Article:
Who will pick up the tab?
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Finance Minister P. Chidambaram has presented what should in all probability be his last budget before the general elections. In a clearly political pre-election exercise he proposed, as this newspaper feared, large expenditures on loan waivers and the various UPA flagship programmes. The huge loan waiver, though not a line item in the budget, is expected to cost Rs 60,000 crore, or 1.1 per cent of GDP. Small and marginal farmers who constitute the bulk of farmers get a complete waiver of their loans. The others pay 75 per cent of the loan. This is a very bad precedent. This is not the last election India will face, and if in an effort to win votes governments write off loans, it could only encourage non-compliance.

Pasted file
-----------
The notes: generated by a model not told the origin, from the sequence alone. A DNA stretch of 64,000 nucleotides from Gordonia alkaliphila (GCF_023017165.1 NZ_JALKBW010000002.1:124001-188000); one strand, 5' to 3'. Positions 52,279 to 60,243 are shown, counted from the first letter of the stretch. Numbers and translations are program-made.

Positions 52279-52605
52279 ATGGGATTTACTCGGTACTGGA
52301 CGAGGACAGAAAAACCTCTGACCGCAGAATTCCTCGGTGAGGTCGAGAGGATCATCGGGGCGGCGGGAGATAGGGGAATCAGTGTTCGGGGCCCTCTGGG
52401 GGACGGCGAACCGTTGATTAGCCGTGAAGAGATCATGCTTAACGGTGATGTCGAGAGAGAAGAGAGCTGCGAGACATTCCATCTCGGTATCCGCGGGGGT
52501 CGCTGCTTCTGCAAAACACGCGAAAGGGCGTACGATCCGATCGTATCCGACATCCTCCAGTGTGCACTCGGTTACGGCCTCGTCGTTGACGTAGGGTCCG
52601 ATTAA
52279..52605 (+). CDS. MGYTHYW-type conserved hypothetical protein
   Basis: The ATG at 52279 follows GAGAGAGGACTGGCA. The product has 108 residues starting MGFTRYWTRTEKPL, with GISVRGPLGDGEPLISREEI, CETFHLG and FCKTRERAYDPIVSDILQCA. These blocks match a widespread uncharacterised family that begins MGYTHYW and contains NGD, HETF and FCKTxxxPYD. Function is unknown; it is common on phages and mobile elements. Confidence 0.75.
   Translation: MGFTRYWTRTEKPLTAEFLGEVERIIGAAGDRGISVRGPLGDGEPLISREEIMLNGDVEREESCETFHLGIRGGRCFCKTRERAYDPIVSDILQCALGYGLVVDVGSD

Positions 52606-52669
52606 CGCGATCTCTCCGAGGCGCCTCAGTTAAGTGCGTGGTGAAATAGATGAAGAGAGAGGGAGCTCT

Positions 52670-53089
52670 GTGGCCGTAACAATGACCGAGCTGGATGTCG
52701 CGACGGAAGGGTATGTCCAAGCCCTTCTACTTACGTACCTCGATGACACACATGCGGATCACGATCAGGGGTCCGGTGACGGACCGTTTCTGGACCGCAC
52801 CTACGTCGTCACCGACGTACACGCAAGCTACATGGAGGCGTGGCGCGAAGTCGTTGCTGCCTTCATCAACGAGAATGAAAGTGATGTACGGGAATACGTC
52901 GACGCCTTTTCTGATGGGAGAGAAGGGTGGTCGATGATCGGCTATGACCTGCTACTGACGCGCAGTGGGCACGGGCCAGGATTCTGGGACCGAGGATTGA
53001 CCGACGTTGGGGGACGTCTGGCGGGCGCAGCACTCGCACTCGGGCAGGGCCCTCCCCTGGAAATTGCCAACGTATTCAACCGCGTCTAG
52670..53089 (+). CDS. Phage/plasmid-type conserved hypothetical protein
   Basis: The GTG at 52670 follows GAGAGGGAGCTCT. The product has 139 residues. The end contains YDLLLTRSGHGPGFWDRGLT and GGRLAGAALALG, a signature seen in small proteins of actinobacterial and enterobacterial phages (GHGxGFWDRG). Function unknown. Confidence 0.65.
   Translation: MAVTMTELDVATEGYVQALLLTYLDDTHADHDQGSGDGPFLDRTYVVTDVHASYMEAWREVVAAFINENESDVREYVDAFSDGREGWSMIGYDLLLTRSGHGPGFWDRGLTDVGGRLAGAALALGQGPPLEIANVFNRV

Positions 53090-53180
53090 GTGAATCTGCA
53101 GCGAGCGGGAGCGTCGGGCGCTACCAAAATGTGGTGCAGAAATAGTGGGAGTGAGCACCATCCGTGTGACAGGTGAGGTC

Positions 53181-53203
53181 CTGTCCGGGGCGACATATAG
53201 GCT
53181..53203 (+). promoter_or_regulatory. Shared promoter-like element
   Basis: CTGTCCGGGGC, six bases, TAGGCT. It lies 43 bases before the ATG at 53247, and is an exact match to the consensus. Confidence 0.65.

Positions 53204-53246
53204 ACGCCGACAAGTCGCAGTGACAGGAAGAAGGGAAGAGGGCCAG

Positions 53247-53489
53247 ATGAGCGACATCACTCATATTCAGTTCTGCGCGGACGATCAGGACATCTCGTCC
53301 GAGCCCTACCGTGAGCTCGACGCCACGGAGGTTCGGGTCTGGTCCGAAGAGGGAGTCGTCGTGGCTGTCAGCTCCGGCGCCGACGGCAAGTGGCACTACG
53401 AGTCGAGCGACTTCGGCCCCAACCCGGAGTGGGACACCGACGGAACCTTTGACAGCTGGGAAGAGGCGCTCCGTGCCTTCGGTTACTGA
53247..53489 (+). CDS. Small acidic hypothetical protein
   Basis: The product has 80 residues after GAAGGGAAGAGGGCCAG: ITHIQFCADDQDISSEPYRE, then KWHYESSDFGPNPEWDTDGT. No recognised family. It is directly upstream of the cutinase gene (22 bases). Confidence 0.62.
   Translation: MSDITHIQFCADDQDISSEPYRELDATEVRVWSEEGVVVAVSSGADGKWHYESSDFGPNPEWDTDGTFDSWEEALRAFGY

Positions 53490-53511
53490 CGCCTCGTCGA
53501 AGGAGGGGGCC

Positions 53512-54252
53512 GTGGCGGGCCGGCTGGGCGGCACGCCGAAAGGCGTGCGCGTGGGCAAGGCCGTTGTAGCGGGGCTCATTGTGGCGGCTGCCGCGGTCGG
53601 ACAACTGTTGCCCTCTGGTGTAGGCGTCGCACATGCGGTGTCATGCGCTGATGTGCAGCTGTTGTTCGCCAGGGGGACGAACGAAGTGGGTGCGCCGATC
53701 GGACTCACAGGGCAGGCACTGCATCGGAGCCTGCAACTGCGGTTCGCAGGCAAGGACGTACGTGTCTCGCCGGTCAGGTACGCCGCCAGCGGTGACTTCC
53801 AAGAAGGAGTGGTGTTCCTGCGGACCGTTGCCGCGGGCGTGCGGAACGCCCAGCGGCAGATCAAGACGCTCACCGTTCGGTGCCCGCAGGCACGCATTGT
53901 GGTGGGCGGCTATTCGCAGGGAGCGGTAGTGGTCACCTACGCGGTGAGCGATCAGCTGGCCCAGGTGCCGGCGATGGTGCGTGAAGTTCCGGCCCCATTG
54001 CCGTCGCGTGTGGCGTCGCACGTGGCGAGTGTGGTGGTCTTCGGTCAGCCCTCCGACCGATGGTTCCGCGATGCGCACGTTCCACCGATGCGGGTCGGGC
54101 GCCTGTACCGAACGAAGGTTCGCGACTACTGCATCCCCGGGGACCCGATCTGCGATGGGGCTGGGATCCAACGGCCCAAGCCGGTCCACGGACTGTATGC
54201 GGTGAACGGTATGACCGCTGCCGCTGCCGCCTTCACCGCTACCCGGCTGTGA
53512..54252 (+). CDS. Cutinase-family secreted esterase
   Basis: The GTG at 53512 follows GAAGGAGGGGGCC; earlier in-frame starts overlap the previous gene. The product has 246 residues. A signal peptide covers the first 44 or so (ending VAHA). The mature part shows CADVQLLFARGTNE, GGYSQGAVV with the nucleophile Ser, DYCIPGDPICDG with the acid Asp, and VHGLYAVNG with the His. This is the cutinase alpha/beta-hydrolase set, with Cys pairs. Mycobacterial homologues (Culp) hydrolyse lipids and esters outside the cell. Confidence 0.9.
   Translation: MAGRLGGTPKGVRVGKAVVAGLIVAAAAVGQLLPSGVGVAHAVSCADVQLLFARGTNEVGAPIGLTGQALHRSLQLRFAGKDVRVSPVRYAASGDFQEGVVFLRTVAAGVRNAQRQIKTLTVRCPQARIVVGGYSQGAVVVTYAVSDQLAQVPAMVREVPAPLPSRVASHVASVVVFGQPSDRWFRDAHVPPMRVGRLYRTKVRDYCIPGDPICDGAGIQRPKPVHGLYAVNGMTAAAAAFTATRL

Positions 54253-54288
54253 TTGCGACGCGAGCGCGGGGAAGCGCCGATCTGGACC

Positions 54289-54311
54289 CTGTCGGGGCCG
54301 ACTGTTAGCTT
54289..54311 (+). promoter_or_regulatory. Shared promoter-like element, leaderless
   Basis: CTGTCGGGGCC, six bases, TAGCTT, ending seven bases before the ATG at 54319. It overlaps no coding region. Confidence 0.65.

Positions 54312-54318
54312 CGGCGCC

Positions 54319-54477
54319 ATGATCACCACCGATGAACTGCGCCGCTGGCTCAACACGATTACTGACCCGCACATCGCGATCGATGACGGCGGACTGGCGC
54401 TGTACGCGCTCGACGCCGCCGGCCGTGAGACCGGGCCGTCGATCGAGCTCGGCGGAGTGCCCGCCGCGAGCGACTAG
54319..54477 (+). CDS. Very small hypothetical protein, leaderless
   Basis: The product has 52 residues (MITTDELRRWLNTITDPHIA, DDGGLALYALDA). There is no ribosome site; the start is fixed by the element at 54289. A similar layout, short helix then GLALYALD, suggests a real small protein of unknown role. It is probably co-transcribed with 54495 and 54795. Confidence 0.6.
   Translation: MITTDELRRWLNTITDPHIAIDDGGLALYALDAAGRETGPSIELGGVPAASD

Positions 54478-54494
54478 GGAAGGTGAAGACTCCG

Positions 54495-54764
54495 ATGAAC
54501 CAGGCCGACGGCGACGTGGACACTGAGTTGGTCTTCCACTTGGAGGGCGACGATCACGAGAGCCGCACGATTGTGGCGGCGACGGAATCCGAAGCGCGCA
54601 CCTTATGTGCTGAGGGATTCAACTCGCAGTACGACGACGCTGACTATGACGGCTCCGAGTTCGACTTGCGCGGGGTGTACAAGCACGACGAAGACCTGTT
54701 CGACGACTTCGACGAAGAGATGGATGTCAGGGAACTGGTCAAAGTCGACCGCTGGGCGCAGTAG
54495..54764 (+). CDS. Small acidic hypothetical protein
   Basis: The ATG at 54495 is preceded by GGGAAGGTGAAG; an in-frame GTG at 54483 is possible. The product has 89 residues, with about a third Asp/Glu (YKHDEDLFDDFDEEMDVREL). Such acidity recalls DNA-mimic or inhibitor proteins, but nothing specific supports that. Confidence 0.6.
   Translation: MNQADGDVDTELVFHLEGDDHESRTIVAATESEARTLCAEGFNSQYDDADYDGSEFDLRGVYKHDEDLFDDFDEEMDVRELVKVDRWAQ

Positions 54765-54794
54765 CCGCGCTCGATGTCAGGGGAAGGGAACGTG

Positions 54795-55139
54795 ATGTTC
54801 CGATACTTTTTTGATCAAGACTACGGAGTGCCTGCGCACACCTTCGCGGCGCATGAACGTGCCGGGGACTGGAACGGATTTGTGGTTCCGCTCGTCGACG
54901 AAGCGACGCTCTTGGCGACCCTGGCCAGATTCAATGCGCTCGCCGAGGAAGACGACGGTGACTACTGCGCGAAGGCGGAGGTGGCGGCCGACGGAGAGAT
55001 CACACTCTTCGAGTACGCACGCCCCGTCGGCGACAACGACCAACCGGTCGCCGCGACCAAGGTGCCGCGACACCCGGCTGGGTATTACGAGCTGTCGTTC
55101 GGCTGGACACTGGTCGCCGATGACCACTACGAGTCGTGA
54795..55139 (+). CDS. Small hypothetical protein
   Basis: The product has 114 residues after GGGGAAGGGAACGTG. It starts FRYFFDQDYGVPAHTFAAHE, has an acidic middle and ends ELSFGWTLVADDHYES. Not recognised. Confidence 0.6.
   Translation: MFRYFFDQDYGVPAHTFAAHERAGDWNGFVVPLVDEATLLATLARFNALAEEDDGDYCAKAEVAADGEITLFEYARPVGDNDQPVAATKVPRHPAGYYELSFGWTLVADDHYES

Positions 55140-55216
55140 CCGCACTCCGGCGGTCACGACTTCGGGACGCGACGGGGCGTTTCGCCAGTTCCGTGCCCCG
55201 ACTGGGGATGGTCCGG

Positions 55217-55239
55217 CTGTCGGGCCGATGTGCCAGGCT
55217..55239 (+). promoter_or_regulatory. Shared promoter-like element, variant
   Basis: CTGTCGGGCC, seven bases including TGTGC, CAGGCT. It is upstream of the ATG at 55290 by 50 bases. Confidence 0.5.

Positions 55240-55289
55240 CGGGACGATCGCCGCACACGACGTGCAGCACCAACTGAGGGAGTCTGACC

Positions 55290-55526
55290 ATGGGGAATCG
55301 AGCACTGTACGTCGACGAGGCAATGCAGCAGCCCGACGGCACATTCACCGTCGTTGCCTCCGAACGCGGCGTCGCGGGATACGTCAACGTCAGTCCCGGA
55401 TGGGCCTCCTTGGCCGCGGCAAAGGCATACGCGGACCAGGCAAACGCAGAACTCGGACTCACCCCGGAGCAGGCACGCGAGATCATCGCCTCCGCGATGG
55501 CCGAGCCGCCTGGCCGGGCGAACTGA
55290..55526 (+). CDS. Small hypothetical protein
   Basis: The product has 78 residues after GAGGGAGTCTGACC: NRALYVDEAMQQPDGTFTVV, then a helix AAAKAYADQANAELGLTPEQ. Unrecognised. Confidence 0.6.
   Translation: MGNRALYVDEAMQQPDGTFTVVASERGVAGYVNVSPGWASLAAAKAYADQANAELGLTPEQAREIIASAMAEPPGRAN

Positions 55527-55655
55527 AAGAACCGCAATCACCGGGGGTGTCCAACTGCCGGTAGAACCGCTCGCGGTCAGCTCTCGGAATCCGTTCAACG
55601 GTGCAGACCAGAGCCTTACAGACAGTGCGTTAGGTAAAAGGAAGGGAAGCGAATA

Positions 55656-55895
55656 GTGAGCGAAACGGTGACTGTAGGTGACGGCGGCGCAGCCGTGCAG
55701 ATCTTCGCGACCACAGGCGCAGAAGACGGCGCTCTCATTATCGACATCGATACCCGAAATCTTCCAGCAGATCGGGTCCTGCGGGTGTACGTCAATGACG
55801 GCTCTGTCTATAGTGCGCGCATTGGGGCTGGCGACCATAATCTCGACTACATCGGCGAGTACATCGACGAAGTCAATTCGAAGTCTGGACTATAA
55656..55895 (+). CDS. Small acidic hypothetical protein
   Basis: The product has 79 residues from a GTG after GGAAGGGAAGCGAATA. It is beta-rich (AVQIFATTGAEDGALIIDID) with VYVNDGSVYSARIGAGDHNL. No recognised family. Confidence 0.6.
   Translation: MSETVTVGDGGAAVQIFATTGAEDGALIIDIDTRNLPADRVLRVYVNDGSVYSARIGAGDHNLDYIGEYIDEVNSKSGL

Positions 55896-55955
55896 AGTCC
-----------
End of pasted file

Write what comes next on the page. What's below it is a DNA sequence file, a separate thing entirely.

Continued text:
Overall plan expenditure shows an increase of Rs 38,286 crore in 2008-09, which is the second year of the Eleventh Plan. Flagship programmes of the UPA such as the National Rural Employment Guarantee Scheme, Bharat Nirman, Sarva Shiksha Abhiyan, mid-day meal scheme and National Rural Health Mission also get large increases in expenditure despite the fact that implementation of these programmes has been poor and they have not achieved their objectives effectively and efficiently. This budget seems to be a desperate attempt to expand the government's welfare schemes. The unfortunate element of the story is that such schemes acquire a life of their own. Even when there is a new government after elections, if it does not want these big welfare progammes, it will have little choice. Once a scheme is in place it is difficult to shut it down, regardless of how poorly it is being implemented. It is not enough to talk about better outcomes rather than outlays and keep increasing expenditure on schemes that do not work. In his budget speech the finance minister proposed a Central Plan Schemes Monitoring System (CPSMS) that will be implemented as a plan scheme of the Planning Commission. We wonder how this plan scheme will work any better than the Planning Commission's other schemes.
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